The pressures on retailers to cut costs are huge. One way of doing this is to reduce staff numbers. But is this cost-effective?
Retail profits depend on attracting people into the store and converting them into customers. When people visit the shop, there are many factors to converting the traffic into sales, not least the right products at the right prices. But retailers also need enough staff to ensure a good shopping experience, whether it’s by helping people find what they are looking for, providing advice on products, suggesting alternatives or giving a quick check-out.
Researchers surveying 41 retail stores found that all of them were systematically understaffed during peak hours, affecting sales and profitability. Other research found that a 1% increase in staff numbers resulted in a 0.5% increase in conversion rate.
To ensure that the staff are effectively allocated, managers need to know when are their peak shopping times and busiest footfall. A retail traffic counter shows an hourly break-down of the counts for the whole day.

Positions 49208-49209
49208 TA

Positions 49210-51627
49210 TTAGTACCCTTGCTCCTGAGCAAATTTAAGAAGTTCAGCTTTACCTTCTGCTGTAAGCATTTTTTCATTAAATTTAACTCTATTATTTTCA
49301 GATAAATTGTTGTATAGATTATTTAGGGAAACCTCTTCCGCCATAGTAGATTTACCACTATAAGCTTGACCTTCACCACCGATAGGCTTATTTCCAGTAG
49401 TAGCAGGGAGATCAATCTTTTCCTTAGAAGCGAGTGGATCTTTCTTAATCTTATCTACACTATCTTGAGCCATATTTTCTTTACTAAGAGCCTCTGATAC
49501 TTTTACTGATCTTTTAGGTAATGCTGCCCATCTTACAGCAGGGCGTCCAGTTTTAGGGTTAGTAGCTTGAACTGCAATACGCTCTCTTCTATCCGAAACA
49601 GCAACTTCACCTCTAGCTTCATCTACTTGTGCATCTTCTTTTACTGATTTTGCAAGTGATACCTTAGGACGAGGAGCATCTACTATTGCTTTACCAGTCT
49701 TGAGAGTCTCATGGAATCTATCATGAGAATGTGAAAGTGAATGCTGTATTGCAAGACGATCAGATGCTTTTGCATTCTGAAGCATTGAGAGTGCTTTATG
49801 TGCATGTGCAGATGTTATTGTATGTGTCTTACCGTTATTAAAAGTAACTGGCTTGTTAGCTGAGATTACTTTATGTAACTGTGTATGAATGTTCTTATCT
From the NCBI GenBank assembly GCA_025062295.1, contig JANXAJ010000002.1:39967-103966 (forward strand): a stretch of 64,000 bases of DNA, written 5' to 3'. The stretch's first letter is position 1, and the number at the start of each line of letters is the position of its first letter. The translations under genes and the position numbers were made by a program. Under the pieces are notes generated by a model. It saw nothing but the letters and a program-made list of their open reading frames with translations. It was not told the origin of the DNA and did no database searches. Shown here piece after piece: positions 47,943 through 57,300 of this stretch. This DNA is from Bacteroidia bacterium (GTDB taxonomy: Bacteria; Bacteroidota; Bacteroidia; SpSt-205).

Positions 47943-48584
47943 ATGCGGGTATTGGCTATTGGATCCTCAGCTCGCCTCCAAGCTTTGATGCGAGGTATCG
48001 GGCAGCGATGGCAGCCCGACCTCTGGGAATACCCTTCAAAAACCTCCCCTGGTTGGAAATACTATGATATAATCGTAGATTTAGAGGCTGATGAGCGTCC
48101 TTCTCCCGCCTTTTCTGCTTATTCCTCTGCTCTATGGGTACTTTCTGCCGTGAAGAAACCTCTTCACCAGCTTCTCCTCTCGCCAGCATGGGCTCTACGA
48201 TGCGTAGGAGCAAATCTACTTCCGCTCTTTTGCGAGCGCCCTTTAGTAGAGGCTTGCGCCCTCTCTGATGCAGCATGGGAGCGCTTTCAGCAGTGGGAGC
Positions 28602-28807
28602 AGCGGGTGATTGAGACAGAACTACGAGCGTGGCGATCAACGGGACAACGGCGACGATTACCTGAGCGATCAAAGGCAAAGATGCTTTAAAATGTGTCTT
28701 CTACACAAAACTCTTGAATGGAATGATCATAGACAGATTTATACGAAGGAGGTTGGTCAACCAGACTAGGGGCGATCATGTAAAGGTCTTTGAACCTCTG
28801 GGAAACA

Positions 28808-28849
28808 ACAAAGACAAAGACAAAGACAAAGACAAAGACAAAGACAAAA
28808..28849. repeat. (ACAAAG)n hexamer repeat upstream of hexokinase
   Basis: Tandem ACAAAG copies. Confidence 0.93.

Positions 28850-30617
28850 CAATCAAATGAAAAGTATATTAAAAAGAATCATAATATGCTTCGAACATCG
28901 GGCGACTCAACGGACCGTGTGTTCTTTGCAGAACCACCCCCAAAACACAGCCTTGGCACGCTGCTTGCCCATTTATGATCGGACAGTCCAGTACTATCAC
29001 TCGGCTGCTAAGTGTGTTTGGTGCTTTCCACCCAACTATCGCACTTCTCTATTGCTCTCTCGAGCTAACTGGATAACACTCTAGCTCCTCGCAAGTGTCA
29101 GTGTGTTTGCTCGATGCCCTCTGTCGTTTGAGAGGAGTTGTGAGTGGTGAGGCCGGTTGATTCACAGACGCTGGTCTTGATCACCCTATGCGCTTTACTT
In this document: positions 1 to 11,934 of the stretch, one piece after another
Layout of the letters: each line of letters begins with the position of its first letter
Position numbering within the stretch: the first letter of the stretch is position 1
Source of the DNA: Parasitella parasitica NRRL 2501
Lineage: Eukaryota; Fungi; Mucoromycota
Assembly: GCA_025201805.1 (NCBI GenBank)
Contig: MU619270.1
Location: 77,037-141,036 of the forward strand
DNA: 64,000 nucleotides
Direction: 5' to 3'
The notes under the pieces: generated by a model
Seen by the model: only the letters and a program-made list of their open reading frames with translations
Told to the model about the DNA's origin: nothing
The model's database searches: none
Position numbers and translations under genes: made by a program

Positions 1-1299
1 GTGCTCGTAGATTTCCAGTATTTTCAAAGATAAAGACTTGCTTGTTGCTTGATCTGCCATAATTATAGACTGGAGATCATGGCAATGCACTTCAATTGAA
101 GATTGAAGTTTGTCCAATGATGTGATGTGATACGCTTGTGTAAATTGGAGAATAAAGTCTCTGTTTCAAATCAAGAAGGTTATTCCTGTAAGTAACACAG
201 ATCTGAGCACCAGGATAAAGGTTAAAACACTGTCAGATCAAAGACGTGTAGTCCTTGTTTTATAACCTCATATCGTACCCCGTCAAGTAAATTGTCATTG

Store labour is generally the second largest expense for retailers. Understanding store traffic patterns means retailers can identify key selling periods. This lets them allocate appropriate numbers of staff at busy periods, and choose to have their best staff members on the floor at these times. It also means that staff are not employed in secondary activities, such as tidying or restocking, at busy times.
Over-staffing can lower profits owing to labour costs. Under-staffing can result in dissatisfied customers leaving without purchasing and even switching to competitors. As well as unhappy customers, it may mean unhappy staff leading to further decline in store performance. The negative impact of under-staffing is potentially much higher than over-staffing. Even ignoring the long-term effects of disgruntled staff and customers’ lost loyalty, over-staffing costs on average just 2% whereas under-staffing leads to a much greater drop in profitability.
A people counting system will empower retailers to decide whether cutting staff levels will make them more, or less, profitable.